MAJOR MACRO ECONOMIC INDICATORS
|2019||2020||2021 (e)||2022 (f)|
|GDP growth (%)||1.1||-4.1||7.6||3.2|
|Inflation (yearly average, %)||0.6||-0.2||2.3||4.4|
|Budget balance (% GDP)||0.2||-15.4||-0.9||-0.5|
|Current account balance (% GDP)||14.4||16.8||18.1||13.0|
|Public debt (% GDP)||125.2||147.9||145.9||145.0|
(e): Estimate (f): Forecast *Fiscal year from April 1 - March 31
- High non-price competitiveness
- High value-added industry (new technologies, finance, chemicals, pharmaceuticals)
- Major goods transport and trading hub (air and sea), financial centre
- Large FDI inflows thanks to the advantageous tax regime, political stability and excellent business climate
- Asia's leading exporter of capital through sovereign wealth funds
- Dependent on exports and imports (energy and food)
- Skilled labour and housing shortages, ageing population
- Vulnerable to the structural slowdown of the Chinese economy and U.S.-China geopolitical tensions
Solid growth expected in 2022
Singapore’s economic recovery will broaden out as the country further treats COVID-19 as endemic and reopens its borders. While we expect the GDP growth rate to moderate in 2022 after a solid rebound in 2021, it is still likely to remain above trend. Still robust external demand will benefit the Singaporean economy given its heavy reliance on international trade, albeit less than previously expected. Although Singapore does not have strong economic ties with Ukraine and Russia, the war in Ukraine and subsequent sanctions affect global consumption and exacerbate already tight supply conditions, affecting international trade. Moreover, China’s stringent COVID policy adds downside risks.
That being said, the dynamic demand for electronic products, as well as for machinery and transport equipment , which together account for almost half of all domestic exports (merchandise exports excluding re-exports), should support the manufacturing industry (>20% of GDP). The info-communications and financial sectors (nearly 20% of GDP) will also continue to grow robustly, alongside the pharmaceutical industry, in the COVID era. Construction should continue to face challenges related to higher material costs and labour shortages. Despite relaxation of border restrictions and domestic COVID-related containment measures, private investment (around 25% of GDP) may be constrained by an enfeebled business confidence in a context of geopolitical uncertainty, global economic slowdown and rising inflation affecting input costs.
In the first quarter of 2022, the unemployment rate was back to pre-pandemic level at 2.2% and job vacancies recorded all-time highs. While an improvement in the labour market will support household spending (33% of GDP), consumers’ purchasing power is being eroded by rising inflation, which is a key concern for the authorities. The consumer price index growth rate hit over a decade-high in May 2022, driven by food, utilities and transport costs. Rising inflationary pressures was the key reason behind the Monetary Authority of Singapore’s decision to tighten its monetary policy thrice within six months, including an off-schedule policy meeting in January 2022.
A move towards fiscal balance
The budget deficit has drastically narrowed from 15.4% in FY2020 to 0.9% in the fiscal year ending in March 2022. As the crisis subsided, the government’s relief measures became more targeted in 2021, aiming at supporting businesses and workers in vulnerable sectors (e.g. retail, food & beverage, aviation), as export-facing sectors have mounted a strong recovery. With the continuation of the recovery, Singapore should get closer to fiscal balance in the current fiscal year. Although the government announced a new package of measures to help households and businesses to cope with rising inflation in June, the government continues to show efforts to minimize the public deficit as it plans to fund it by reallocating the existing budget. Despite a significant drawdown of SGD 42.9 billion in FY2020 and FY2021 (8% of 2021 GDP) in the reserves built-up in the past to fund a budget balance that turned into deficit, Singapore’s fiscal reserves remain substantial, estimated at between 200% and 300% of GDP.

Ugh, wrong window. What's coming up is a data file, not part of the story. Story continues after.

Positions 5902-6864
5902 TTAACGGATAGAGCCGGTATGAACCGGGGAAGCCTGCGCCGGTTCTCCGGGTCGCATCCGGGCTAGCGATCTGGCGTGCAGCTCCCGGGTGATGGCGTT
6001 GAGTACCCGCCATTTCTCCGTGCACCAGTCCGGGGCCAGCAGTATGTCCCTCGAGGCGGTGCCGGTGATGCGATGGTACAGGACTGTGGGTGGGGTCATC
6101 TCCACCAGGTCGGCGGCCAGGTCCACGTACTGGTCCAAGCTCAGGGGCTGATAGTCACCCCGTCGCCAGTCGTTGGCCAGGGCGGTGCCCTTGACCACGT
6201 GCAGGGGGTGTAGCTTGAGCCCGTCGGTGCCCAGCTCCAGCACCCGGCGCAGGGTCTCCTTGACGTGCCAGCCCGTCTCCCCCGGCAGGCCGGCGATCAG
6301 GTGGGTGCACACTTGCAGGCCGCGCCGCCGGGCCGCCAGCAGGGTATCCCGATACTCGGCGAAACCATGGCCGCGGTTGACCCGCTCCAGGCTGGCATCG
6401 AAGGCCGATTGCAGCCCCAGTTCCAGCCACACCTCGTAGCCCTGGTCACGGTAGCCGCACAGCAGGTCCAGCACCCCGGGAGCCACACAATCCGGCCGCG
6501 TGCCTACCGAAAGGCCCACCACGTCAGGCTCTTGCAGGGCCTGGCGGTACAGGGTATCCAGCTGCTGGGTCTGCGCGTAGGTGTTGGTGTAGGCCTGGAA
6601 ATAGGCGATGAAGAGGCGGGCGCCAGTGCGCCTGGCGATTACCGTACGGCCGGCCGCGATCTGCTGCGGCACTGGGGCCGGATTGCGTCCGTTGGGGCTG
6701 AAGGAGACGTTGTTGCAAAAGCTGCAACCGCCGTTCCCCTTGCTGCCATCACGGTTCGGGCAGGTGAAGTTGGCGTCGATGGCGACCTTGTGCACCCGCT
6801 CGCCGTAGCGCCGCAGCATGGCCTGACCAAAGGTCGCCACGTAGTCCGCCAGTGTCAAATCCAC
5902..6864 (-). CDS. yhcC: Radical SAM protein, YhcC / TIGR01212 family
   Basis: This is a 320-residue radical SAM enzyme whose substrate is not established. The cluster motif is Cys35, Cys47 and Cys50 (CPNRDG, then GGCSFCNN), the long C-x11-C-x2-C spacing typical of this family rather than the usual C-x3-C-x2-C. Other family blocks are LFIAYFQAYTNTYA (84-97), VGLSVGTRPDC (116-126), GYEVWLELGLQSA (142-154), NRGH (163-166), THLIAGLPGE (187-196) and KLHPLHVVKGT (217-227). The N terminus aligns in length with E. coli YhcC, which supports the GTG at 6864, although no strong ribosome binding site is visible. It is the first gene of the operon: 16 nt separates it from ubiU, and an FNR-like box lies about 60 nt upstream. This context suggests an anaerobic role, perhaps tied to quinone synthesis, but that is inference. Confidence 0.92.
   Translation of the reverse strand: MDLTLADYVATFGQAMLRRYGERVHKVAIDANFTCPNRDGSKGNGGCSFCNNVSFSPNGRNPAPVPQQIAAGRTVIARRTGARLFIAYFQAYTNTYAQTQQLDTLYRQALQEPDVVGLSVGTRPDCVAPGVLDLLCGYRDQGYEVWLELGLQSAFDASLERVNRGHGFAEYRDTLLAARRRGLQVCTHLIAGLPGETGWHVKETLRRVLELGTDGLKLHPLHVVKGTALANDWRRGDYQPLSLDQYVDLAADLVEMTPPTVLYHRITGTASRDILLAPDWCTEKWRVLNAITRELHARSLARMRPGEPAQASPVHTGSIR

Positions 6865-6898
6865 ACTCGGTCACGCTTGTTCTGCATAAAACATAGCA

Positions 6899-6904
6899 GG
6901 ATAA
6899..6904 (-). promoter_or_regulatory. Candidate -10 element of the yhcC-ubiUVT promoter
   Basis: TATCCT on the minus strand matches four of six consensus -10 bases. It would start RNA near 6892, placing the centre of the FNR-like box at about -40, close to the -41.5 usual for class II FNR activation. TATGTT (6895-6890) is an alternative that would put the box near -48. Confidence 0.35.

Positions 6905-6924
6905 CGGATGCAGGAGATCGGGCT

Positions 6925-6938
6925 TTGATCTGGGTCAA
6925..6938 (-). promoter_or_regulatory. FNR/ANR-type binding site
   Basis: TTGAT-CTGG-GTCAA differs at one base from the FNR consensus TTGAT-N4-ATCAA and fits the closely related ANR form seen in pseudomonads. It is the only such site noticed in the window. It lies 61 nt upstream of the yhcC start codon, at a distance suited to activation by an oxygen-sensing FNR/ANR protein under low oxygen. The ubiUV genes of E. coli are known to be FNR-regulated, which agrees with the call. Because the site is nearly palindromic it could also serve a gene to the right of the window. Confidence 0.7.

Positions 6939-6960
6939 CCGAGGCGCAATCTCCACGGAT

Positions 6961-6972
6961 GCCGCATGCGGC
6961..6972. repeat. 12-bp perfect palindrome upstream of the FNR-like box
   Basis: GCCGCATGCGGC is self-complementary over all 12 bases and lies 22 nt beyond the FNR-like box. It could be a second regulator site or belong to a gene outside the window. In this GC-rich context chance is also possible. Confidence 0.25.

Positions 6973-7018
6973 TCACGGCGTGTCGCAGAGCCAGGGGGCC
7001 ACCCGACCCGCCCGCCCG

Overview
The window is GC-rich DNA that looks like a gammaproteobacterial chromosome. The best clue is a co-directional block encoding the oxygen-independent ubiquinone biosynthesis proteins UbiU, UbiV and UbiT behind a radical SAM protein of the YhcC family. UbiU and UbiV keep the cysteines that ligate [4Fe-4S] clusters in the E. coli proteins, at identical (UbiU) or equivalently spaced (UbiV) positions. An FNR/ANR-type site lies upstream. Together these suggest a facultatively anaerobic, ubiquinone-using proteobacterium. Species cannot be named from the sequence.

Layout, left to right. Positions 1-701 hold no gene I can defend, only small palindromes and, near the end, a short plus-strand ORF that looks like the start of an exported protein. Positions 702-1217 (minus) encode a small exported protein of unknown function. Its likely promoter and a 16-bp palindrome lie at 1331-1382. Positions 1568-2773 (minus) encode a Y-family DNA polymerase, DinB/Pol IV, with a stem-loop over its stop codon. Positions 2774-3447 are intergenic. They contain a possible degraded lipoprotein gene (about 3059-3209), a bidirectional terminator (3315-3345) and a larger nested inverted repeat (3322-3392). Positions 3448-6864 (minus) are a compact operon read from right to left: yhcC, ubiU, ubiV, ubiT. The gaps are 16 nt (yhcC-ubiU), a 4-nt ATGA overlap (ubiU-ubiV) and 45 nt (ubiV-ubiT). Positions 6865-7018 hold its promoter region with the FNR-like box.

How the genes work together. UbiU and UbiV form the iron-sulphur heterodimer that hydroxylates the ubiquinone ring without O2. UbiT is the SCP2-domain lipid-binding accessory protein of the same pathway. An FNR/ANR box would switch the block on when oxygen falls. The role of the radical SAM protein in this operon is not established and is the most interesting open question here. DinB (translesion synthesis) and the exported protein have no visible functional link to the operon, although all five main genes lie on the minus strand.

Singapore is a net creditor country, with a strong balance sheet and zero net debt. The seemingly high public debt (146% of GDP in 2021) comprises mainly long-term bonds and securities issued for reasons unrelated to the government’s fiscal needs. However, the parliament passed the Significant Infrastructure Government Loan Act in May 2021, which allows the government to borrow up to SGD 90 billion to finance long-term and large infrastructure projects (costing at least SGD 4 billion each). The plan to increase the goods and services tax (GST) by 2 percentage points – by two one-point increases in 2023 and 2024 - will help raise SGD 3.0 to 3.6 billion of revenue each year. The government plans to dedicate this to healthcare amid aging population.
Singapore continues to enjoy a substantial current account surplus (18% of GDP in 2021), driven by a trade (goods and services) surplus exceeding 30% of GDP. Nevertheless, it is expected to decline in 2022, with the recovery in private consumption driving imports. The country is a net recipient of foreign direct investment (15-20% of GDP in recent years), which is more than offset by its outflows of portfolio investment, financial derivatives and other investments. In 2020, Singapore registered a net inflow in its financial account for the first time since 1993. This was explained by the combination of a reduction in net outflow of portfolio investment and the fact that financial derivatives and other investments turned into net inflows. In 2021, financial derivatives and other investments were back in net outflows, which led financial account to post a net outflow, albeit it was smaller than past years.
Political leadership succession